8:30 a.m., Nov. 19)
market value reassessment and your taxes
been a lot of misinformation and confusion out there about
the latest round of property reassessment and the impact
it has on local property taxes.
been four years since the last round of reassessments
and since then residential property values have increased
significantly. The average increase in Ottawa is 26 per
cent. That's just over eight per cent a year, which is
a much better return than your average GIC or mutual fund.
just because the assessed value of your property has increased
26 per cent does not mean your property taxes are going
to increase 26 per cent. In fact, if you live in Orléans
your taxes will likely decrease.
me explain. Market value reassessments are designed to
be revenue neutral. In other words, municipalities are
not allowed to use reassessments to fill up their coffers.
example, if the average residential property value in
Ottawa has increased by 26 per cent, the city's property
tax rate must be reduced by 26 per cent.
there are variations in every city and Ottawa is no exception.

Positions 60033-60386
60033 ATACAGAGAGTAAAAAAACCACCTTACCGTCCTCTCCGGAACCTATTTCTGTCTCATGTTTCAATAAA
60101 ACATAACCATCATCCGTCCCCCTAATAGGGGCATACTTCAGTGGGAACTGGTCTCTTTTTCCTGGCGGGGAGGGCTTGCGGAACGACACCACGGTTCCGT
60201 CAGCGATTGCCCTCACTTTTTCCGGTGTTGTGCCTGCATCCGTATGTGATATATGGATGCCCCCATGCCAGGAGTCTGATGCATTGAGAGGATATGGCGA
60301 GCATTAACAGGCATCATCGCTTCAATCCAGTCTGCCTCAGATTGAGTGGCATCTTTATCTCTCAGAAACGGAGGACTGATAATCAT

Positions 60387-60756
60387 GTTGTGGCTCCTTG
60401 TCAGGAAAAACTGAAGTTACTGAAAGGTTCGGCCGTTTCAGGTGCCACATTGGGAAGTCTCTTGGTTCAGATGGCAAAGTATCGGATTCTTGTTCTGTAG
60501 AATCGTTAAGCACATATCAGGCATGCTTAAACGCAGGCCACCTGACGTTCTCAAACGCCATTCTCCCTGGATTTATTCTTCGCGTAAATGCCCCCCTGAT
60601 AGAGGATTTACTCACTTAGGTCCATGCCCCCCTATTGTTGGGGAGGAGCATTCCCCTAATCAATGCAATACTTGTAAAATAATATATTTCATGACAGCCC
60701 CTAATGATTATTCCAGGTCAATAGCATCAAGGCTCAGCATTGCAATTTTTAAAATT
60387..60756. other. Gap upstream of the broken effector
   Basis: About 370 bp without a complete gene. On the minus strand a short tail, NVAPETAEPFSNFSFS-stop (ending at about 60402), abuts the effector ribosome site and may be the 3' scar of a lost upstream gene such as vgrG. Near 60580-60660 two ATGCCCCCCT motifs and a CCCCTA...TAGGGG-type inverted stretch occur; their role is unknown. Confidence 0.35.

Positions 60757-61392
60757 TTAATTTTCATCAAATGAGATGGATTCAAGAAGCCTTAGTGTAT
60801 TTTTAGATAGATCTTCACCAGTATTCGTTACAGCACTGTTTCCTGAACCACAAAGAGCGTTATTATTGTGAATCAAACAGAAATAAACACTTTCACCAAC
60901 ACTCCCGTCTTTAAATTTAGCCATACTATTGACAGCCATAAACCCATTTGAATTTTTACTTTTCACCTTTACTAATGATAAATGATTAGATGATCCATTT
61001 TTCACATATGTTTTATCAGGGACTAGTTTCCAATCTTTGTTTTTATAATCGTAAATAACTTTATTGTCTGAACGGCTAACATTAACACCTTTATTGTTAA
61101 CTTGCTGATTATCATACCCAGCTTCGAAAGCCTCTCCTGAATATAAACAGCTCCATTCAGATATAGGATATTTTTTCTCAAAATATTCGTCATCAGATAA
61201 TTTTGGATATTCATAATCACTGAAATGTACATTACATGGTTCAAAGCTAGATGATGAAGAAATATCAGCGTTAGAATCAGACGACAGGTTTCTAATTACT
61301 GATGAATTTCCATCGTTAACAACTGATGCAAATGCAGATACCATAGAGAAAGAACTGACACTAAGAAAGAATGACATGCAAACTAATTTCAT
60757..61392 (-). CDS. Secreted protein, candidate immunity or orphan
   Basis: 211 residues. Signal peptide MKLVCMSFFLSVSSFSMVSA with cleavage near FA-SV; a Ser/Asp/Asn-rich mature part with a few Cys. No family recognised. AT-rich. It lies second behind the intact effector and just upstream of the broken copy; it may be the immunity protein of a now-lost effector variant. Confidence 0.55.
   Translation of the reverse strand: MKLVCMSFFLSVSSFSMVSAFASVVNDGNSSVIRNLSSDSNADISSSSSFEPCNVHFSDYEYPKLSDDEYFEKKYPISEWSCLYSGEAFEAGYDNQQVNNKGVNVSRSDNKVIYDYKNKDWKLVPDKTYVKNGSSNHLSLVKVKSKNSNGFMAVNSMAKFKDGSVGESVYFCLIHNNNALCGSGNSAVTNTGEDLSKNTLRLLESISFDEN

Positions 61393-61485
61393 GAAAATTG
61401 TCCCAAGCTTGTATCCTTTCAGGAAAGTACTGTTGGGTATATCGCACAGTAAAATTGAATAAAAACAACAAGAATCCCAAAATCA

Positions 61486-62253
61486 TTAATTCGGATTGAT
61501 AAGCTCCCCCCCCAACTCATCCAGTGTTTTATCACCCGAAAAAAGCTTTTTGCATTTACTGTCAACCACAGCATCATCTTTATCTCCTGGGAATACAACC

So if the assessed value of your home has increased by
more than 26 per cent then you will pay more, and if the
average value of your home increased by less than 26 per
cent you will pay less.
figure out how much reassessment will cause your property
taxes to go up or down, divide the increase in the assessed
value of your home by the newly assessed value.
an example. House A was assessed at $240,000 in 2008.
According to the MPAC letter they received last month,
the 2012 assessed value is $315,000 for an increase of
$75,000; $75,000 divided by $315,000 equals 0.23809 or
roughly 24 per cent.
in this case, the property taxes will drop by two per
cent. There is, however, one little catch, any increase
or decrease will be phased in over the next four years.
So in this case the property taxes will be reduced by
0.25 per cent in each of the next four years. But that
doesn't take into account any increase in your property
taxes passed by the City of Ottawa which is proposing
a 2.1 per cent tax increase for 2013.
the 2.1 per cent increase is passed, then the owner of
House A can expect their property taxes to go up 1.6 per
cent (2.1 per cent minus 0.25 per cent).
don't panic, if the assessed value of your house has gone
up 25 per cent. In fact, you should be celebrating. It
means you just gained 25 per cent in equity. That may
not mean much to you now, but it does mean a lot if you
want to refinance your house down the road, or end up
moving into a retirement residence.
of your home as an investment and enjoy the returns. If
the opposite occurred and the assessed value of your home
went down 25 per cent then you should panic.
story was made possible thanks to the generous support
of our local business partners.)
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